4. Susan November 1, 2013 at 1:00 pm #

    I remember those days of busy, busy, busy. Living with a disabling chronic condition has made that lifestyle impossible for me, which has been a blessing in so many ways, along with having some major challenges.

    My mind still wants to go there, though, and be occupied all the time, even if my body won’t cooperate. So I do need to intentionally slow down, and do what little I can mindfully, and take time every day to quiet the monkey mind with meditation.

    It’s sad that many people are so booked up for weeks ahead, that they can’t take time to get together and just do something fun or even relax over tea. It doesn’t seem worth the bragging rights.

    • Mary Beth Leisen, Ph.D. November 3, 2013 at 2:16 pm #

      So true, Susan! I find it very bizarre to be so booked. I have been very busy at many points in my life, and when I look back on them, I often wasn’t all that happy being in that state. (Of course, that depends on what I was doing – busy traveling is always pretty darn happy for me.)

      I think that when the calendar gets very busy, it’s time for a serious review. What do I choose to keep? What can go? This takes some radical honesty about why each of these items is there.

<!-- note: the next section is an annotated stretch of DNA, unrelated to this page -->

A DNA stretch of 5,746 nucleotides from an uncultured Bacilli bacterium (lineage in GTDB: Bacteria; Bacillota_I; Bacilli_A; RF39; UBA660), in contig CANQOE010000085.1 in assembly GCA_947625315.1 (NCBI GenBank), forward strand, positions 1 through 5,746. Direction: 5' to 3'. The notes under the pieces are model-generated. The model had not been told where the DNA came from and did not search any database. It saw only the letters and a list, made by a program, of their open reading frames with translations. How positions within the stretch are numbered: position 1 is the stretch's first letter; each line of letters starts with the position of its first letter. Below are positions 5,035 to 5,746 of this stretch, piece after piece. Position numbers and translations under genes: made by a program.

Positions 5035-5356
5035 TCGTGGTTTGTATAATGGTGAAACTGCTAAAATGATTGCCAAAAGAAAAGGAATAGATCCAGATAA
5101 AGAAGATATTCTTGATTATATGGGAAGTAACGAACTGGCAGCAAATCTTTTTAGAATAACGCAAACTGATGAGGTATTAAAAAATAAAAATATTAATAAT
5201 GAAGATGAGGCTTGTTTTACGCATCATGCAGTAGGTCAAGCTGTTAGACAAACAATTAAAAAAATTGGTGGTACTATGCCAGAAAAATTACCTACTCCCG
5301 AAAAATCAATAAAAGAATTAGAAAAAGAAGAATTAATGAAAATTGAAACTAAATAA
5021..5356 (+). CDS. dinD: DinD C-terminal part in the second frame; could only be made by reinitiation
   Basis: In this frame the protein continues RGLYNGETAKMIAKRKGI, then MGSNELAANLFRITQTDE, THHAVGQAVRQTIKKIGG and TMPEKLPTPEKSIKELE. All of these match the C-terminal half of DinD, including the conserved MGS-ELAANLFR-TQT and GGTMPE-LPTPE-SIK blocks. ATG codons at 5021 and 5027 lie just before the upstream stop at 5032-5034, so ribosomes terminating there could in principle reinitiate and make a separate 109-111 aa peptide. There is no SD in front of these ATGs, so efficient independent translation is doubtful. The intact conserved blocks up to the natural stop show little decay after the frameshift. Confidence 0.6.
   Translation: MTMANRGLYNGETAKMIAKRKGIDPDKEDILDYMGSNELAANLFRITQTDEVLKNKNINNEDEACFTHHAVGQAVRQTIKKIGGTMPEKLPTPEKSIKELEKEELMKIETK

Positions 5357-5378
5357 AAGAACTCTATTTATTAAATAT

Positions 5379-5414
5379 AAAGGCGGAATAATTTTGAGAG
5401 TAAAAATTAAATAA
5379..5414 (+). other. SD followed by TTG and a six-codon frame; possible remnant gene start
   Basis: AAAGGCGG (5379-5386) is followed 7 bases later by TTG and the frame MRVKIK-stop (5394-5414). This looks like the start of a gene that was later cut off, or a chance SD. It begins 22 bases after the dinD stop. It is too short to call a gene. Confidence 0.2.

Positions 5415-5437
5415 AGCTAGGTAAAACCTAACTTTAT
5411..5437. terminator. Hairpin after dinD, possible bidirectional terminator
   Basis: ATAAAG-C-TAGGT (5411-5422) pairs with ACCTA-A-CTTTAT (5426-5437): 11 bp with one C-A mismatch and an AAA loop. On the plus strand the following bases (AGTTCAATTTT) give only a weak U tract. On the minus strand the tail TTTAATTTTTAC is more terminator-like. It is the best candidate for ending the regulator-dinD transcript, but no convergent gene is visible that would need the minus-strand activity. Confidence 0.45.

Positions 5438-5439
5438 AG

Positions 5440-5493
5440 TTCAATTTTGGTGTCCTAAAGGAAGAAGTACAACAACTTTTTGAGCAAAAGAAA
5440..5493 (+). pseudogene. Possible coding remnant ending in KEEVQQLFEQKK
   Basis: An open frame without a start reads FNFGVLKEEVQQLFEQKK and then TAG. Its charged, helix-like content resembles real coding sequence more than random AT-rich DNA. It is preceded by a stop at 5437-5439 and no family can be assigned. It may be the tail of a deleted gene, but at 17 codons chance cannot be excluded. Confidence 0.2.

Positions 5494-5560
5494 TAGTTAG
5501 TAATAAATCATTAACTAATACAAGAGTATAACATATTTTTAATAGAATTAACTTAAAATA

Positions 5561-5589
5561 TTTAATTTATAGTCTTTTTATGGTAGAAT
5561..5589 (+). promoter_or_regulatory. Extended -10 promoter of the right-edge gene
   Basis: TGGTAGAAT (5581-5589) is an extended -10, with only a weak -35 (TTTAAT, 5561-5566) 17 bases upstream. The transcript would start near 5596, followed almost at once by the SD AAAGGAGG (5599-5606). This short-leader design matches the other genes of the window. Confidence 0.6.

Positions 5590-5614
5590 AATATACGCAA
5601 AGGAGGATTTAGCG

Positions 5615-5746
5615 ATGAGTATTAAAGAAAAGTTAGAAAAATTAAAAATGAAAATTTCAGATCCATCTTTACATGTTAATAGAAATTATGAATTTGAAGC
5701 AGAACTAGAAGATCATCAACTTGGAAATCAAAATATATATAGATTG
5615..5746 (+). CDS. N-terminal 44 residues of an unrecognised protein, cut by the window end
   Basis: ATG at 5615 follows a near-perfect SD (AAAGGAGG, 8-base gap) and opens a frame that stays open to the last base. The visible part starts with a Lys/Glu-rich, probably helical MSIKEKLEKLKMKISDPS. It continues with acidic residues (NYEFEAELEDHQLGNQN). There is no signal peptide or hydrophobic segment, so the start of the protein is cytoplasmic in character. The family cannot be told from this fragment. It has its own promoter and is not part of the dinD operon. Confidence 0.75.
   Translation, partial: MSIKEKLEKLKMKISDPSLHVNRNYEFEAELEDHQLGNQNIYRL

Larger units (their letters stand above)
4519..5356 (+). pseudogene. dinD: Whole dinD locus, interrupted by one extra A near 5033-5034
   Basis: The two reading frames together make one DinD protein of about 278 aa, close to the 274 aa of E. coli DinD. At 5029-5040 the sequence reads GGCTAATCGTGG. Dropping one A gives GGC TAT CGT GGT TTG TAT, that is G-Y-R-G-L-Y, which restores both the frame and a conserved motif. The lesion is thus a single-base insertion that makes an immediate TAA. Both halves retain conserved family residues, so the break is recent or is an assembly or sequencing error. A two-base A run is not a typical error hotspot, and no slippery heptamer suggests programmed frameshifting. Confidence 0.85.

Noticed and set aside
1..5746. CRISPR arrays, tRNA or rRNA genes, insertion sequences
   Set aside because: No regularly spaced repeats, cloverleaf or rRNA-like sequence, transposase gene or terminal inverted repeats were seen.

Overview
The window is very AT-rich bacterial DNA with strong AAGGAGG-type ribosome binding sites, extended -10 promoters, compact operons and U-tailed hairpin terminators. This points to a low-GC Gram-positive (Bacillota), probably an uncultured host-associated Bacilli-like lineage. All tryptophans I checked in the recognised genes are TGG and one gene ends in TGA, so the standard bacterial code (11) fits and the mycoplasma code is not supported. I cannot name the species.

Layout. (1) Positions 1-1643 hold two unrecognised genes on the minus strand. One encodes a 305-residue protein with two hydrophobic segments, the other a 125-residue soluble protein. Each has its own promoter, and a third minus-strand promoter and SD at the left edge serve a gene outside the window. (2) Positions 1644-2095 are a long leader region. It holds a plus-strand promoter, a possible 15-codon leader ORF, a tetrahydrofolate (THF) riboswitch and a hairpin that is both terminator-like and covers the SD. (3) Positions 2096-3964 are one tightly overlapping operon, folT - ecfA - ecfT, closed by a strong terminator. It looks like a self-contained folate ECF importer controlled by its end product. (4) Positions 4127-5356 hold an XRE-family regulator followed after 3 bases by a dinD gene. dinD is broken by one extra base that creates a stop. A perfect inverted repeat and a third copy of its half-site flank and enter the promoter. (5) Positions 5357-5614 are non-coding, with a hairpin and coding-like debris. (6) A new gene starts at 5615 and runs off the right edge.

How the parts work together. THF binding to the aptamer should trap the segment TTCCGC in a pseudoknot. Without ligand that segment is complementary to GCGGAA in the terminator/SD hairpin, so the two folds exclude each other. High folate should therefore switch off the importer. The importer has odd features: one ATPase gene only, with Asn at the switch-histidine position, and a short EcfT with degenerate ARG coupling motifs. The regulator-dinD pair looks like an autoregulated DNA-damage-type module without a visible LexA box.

As for monkey mind… I often feel like my monkey goes nonstop – it’s as if it doesn’t even need sleep! I sit for meditation, but if I counted the number of times my mind gets caught in thought and needs to be brought back, it’s probably in the hundreds, if not thousands. The good news is that now, instead of beating myself up about it, I’ve reframed this as an opportunity to be gentle and self-compassionate – and that’s hundreds or thousands of those opportunities a session. :-)

      • Susan November 4, 2013 at 11:55 am #

        I want to say it was Jon Kabat-Zinn, in The Mindful Way Through Depression, who put meditation in perspective for me. He said that it’s not about the thoughts coming back over and over – that’s not a problem. It’s about getting into a rhythm with noticing, then coming back to the breath.

        Lately I’ve been able to notice the thoughts themselves, and how silly they are, which makes me want to giggle.

        It’s all about continuing to practice, and accepting it all as part of the process.

        • Mary Beth Leisen, Ph.D. November 4, 2013 at 3:14 pm #

          I like the way you put that, in terms of getting into a rhythm with noticing the thoughts. They come in, return to the breath. Thought, breath, thought breath….